Bronze Awards are typically completed by students aged 11+. They complete a ten-hour project which is a perfect introduction to STEM project work. Over the course of the project, teams of students design their own investigation, record their findings, and reflect on their learnings. This process gives students a taste of what it is like to be a scientist or engineer in the real-world.
Silver Awards are typically completed by students aged 14+ over thirty hours. Project work at Silver level is designed to stretch your students and enrich their STEM studies. Students direct the project, determining the project’s aim and how they will achieve it. They carry out the project, record and analyse their results and reflect on the project and their learnings. All Silver projects are assessed by CREST assessors via our online platform.
Gold Awards are typically completed by students aged 16+ over seventy hours. Students’ projects are self-directed, longer term and immerse them in real research. At this level, we recommend students work with a mentor from their chosen STEM field of study. All Gold projects are assessed by CREST assessors via our online platform. There are more CREST approved resources that have been developed by our partners and providers specific to your region.
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Teacher guide A world without driving In recent years, developments in self-driving car technology has progressed significantly. Current models use a variety of sensors to perceive their surroundings, and have advanced control systems to interpret sensory information in order to identify safe routes, avoid obstacles and respond to relevant signage. Many countries already have vehicles on the road with ‘self-driving features’, and although there is a lot of debate about when, it seems inevitable that we will see increasing numbers of self-driving vehicles in the future. In this project, students will research the predicted potential implications of a world with predominantly driverless cars, such as safety (traffic collisions), driver welfare, time-saving, mobility for the elderly, car interior design, traffic management, speed limits, vehicle insurance, environmental impacts (fuel usage), parking spaces, employment (driving jobs) and so on. Prompts • Can you find data about existing fleets that are using self-driving features? What impact has this had? • As well as thinking about the implications for the lorry company, you should also consider the wider impacts of switching to self-driving. • What would need to change about the way we organise driving and vehicle regulation if self-driving vehicles were widely used? 8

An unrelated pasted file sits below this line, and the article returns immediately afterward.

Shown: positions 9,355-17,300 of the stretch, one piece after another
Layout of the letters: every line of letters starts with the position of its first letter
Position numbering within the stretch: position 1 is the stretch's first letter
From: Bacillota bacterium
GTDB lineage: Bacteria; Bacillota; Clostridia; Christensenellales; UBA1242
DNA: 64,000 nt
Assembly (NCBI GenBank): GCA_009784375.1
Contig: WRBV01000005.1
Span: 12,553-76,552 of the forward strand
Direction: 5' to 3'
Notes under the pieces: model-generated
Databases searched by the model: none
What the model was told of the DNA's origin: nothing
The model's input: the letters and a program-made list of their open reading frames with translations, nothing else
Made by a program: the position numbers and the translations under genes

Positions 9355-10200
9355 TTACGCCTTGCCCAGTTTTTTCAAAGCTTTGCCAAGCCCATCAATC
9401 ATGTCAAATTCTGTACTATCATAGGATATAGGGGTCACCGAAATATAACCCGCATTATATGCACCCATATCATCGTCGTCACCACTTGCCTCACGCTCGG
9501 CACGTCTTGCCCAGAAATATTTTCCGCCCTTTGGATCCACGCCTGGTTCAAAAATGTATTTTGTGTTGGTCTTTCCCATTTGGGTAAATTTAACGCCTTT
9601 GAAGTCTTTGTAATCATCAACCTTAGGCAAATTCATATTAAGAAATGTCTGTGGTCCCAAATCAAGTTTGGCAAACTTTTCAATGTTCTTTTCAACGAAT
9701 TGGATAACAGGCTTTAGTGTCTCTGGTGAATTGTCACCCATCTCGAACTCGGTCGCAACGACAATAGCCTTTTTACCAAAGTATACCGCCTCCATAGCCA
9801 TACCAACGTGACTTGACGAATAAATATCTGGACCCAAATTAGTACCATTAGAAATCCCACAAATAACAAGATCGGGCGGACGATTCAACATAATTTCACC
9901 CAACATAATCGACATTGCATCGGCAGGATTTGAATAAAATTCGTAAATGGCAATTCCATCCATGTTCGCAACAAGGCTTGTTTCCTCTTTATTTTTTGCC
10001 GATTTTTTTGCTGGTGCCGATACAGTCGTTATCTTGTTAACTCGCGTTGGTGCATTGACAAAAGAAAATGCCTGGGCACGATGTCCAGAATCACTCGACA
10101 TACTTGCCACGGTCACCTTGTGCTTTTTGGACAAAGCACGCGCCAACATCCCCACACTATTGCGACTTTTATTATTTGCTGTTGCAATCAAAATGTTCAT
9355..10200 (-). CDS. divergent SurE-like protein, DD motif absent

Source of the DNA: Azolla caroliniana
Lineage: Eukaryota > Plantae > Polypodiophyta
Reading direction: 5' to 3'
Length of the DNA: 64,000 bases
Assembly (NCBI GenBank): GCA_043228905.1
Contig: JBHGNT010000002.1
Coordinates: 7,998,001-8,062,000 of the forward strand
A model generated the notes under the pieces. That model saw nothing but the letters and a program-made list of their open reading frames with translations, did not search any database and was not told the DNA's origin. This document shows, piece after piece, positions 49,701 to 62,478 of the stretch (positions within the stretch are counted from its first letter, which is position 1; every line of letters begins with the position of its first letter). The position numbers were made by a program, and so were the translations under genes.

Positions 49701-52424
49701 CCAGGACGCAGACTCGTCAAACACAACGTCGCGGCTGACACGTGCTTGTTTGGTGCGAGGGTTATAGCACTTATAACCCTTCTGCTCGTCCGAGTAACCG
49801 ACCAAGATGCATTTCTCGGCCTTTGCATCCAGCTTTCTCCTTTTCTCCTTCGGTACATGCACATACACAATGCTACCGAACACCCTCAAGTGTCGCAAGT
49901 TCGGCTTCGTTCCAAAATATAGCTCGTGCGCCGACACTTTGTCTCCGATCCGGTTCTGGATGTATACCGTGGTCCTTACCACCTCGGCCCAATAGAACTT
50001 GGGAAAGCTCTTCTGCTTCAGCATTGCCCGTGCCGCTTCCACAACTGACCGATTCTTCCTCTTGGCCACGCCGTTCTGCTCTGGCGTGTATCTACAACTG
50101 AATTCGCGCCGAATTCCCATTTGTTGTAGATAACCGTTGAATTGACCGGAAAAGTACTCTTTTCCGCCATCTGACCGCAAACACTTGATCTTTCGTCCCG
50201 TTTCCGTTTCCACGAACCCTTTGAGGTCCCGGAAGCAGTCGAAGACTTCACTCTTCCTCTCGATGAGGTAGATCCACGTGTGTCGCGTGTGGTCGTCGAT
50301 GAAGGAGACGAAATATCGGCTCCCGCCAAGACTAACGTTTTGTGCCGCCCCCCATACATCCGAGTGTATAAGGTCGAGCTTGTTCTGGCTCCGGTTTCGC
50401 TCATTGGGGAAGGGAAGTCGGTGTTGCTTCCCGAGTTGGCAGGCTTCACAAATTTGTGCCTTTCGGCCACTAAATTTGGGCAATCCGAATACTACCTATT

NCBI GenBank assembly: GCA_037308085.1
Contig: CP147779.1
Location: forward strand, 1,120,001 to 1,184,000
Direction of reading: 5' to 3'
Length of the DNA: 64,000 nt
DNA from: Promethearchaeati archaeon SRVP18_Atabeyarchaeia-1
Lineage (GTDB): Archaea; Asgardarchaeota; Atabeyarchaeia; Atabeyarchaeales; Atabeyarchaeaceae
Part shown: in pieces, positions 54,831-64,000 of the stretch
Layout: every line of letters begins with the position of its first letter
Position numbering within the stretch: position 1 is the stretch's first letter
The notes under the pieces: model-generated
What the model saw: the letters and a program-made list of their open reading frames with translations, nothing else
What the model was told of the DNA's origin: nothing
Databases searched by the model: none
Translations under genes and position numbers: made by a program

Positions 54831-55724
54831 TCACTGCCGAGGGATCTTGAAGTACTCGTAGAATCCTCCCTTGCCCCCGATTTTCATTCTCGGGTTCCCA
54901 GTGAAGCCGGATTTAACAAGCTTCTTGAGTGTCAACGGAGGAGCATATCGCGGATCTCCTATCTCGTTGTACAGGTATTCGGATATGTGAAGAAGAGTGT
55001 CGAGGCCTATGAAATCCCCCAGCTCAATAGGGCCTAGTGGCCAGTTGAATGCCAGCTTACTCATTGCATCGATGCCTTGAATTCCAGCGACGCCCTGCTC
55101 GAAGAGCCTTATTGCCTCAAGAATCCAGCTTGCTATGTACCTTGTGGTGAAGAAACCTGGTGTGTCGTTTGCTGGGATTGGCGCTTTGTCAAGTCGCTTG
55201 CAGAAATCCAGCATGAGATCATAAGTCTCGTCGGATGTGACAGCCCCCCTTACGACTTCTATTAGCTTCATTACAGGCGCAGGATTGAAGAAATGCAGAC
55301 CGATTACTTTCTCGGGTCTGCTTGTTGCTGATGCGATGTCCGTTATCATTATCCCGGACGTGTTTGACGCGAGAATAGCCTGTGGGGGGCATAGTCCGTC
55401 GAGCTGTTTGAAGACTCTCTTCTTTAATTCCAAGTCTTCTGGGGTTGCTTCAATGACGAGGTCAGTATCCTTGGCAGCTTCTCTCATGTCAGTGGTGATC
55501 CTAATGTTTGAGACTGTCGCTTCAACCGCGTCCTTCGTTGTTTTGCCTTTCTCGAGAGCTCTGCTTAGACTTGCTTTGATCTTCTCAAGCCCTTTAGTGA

Student brief A world without driving Many countries already have vehicles on the road with ‘self-driving features’, and although there is a lot of debate about when, it seems likely that we will see increasing numbers of self-driving vehicles on the road in the future. Imagine you work for a company that provides long distance lorries to transport goods across Europe. You have heard a lot about self-driving lorries, and think that in order to stay competitive you might need to switch in the future. Your initial research found that many people predict a change to self-driving vehicles would have huge implications in terms of safety (traffic collisions), timesaving, mobility for the elderly, car interior design, traffic management, speed limits, vehicle insurance, environmental impacts (fuel usage), parking spaces, and employment (driving jobs). You now want to do some more in-depth research into the issues that would most affect your business. Getting started Start by reading up about the different predicted implications of self-driving lorry fleets. Find out about the potential benefits and challenges. Based on your research choose two or three areas to focus on, and conduct some in-depth research using the links below as a starting point. Use data to support your arguments. Useful resources • Impact of self-driving trucks https://www.dfds.com/en/about/insights/ newsletters/self-driving-trucks • 50 implications of self-driving cars http://www.rapidshift.net/50-mindblowing-implications-of-self-driving-carsand-trucks/ • Impact on professional drivers https://www.theguardian.com/technology /2016/jun/17/self-driving-trucks-impacton-drivers-jobs-us Health and safety To avoid any accidents, make sure you stick to the following health and safety guidelines before getting started: • Find out if any of the materials, equipment or methods are hazardous using http://science.cleapss.org.uk/Resources /Student-Safety-Sheets/ to assess the risks (think about what could go wrong and how serious it might be). • Decide what you need to do to reduce any risks (such as wearing personal protective equipment, knowing how to deal with emergencies and so on). • Make sure there is plenty of space to work. • Clear up slip or trip hazards promptly. • Make sure your teacher agrees with your plan and risk assessment. 9